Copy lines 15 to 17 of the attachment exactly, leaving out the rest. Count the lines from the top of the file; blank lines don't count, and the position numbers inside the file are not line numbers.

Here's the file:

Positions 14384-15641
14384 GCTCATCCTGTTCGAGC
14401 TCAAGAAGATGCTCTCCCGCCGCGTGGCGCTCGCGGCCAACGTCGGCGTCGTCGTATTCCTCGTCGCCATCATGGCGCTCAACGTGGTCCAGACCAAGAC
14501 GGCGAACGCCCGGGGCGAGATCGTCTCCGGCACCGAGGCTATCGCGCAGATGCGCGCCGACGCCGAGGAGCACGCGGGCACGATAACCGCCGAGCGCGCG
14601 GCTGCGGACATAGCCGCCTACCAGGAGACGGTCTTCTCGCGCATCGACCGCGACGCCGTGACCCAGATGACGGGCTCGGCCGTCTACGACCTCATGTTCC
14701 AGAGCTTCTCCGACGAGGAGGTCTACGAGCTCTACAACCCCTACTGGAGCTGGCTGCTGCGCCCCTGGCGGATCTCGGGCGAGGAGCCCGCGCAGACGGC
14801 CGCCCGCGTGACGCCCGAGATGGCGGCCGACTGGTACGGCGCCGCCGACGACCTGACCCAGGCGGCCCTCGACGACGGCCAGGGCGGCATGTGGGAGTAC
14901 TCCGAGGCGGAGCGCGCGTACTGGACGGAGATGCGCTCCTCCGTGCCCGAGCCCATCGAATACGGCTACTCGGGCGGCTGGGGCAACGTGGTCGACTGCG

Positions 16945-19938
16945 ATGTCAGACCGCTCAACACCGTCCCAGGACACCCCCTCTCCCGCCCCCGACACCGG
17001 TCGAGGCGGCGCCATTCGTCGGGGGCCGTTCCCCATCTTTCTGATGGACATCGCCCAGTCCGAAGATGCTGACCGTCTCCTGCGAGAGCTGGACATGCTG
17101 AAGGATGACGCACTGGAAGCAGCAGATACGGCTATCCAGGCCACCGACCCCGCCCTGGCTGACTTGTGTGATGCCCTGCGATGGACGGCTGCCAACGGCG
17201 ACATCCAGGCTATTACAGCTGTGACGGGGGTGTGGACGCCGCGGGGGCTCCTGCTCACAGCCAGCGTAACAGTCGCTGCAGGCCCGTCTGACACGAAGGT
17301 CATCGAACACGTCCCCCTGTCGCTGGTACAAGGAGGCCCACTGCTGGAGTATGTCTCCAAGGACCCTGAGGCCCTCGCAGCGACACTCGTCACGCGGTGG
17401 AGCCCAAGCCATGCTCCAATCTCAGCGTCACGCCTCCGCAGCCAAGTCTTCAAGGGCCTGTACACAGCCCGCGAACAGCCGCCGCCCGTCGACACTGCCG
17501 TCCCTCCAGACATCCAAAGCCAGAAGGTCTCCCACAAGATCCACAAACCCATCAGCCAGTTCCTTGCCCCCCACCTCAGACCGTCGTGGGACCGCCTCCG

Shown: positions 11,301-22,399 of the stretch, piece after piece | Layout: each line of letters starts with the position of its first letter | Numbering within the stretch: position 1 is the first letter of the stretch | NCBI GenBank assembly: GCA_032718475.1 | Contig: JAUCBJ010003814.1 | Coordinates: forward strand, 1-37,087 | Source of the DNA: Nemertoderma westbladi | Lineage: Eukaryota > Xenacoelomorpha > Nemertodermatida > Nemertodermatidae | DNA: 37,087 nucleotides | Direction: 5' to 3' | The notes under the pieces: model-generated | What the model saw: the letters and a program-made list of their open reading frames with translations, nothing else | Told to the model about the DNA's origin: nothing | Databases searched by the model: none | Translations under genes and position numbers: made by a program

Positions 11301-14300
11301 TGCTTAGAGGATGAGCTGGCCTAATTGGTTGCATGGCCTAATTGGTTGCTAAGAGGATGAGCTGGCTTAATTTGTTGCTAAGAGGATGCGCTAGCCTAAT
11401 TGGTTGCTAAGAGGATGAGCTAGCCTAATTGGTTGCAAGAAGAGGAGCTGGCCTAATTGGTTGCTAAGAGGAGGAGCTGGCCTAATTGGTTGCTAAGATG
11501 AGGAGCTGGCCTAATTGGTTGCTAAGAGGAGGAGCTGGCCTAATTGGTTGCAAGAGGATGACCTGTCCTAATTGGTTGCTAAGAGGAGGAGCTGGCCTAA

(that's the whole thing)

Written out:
17401 AGCCCAAGCCATGCTCCAATCTCAGCGTCACGCCTCCGCAGCCAAGTCTTCAAGGGCCTGTACACAGCCCGCGAACAGCCGCCGCCCGTCGACACTGCCG
17501 TCCCTCCAGACATCCAAAGCCAGAAGGTCTCCCACAAGATCCACAAACCCATCAGCCAGTTCCTTGCCCCCCACCTCAGACCGTCGTGGGACCGCCTCCG

Shown: positions 11,301-22,399 of the stretch, piece after piece | Layout: each line of letters starts with the position of its first letter | Numbering within the stretch: position 1 is the first letter of the stretch | NCBI GenBank assembly: GCA_032718475.1 | Contig: JAUCBJ010003814.1 | Coordinates: forward strand, 1-37,087 | Source of the DNA: Nemertoderma westbladi | Lineage: Eukaryota > Xenacoelomorpha > Nemertodermatida > Nemertodermatidae | DNA: 37,087 nucleotides | Direction: 5' to 3' | The notes under the pieces: model-generated | What the model saw: the letters and a program-made list of their open reading frames with translations, nothing else | Told to the model about the DNA's origin: nothing | Databases searched by the model: none | Translations under genes and position numbers: made by a program